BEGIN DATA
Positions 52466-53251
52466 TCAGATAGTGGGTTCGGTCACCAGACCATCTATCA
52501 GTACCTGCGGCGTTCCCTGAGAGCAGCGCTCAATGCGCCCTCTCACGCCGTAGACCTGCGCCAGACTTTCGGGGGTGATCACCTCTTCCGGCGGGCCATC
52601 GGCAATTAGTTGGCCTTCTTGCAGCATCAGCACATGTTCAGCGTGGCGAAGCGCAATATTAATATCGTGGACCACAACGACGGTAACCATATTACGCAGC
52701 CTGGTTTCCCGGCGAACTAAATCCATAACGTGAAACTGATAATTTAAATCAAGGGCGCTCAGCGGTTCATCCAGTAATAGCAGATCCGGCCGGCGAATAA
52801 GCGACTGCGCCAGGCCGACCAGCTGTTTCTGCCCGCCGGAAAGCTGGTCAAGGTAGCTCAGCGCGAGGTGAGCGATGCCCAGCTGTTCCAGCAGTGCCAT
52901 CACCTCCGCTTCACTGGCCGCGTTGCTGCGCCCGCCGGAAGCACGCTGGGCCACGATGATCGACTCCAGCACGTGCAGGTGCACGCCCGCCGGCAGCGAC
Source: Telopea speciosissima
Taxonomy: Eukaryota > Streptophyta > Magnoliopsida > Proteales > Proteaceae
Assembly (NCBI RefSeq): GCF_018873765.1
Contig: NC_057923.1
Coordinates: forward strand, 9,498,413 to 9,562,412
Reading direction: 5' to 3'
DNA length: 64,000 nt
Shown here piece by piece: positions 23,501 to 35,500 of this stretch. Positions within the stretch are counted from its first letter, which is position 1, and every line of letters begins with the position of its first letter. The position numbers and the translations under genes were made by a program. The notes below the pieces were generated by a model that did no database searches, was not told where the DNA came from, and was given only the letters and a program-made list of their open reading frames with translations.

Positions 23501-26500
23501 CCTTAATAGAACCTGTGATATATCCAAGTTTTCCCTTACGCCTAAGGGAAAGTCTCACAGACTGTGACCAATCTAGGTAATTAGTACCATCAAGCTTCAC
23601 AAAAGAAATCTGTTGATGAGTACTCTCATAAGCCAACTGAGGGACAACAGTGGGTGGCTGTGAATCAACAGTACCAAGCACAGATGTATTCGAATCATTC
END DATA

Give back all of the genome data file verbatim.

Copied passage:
Positions 52466-53251
52466 TCAGATAGTGGGTTCGGTCACCAGACCATCTATCA
52501 GTACCTGCGGCGTTCCCTGAGAGCAGCGCTCAATGCGCCCTCTCACGCCGTAGACCTGCGCCAGACTTTCGGGGGTGATCACCTCTTCCGGCGGGCCATC
52601 GGCAATTAGTTGGCCTTCTTGCAGCATCAGCACATGTTCAGCGTGGCGAAGCGCAATATTAATATCGTGGACCACAACGACGGTAACCATATTACGCAGC
52701 CTGGTTTCCCGGCGAACTAAATCCATAACGTGAAACTGATAATTTAAATCAAGGGCGCTCAGCGGTTCATCCAGTAATAGCAGATCCGGCCGGCGAATAA
52801 GCGACTGCGCCAGGCCGACCAGCTGTTTCTGCCCGCCGGAAAGCTGGTCAAGGTAGCTCAGCGCGAGGTGAGCGATGCCCAGCTGTTCCAGCAGTGCCAT
52901 CACCTCCGCTTCACTGGCCGCGTTGCTGCGCCCGCCGGAAGCACGCTGGGCCACGATGATCGACTCCAGCACGTGCAGGTGCACGCCCGCCGGCAGCGAC
Source: Telopea speciosissima
Taxonomy: Eukaryota > Streptophyta > Magnoliopsida > Proteales > Proteaceae
Assembly (NCBI RefSeq): GCF_018873765.1
Contig: NC_057923.1
Coordinates: forward strand, 9,498,413 to 9,562,412
Reading direction: 5' to 3'
DNA length: 64,000 nt
Shown here piece by piece: positions 23,501 to 35,500 of this stretch. Positions within the stretch are counted from its first letter, which is position 1, and every line of letters begins with the position of its first letter. The position numbers and the translations under genes were made by a program. The notes below the pieces were generated by a model that did no database searches, was not told where the DNA came from, and was given only the letters and a program-made list of their open reading frames with translations.

Positions 23501-26500
23501 CCTTAATAGAACCTGTGATATATCCAAGTTTTCCCTTACGCCTAAGGGAAAGTCTCACAGACTGTGACCAATCTAGGTAATTAGTACCATCAAGCTTCAC
23601 AAAAGAAATCTGTTGATGAGTACTCTCATAAGCCAACTGAGGGACAACAGTGGGTGGCTGTGAATCAACAGTACCAAGCACAGATGTATTCGAATCATTC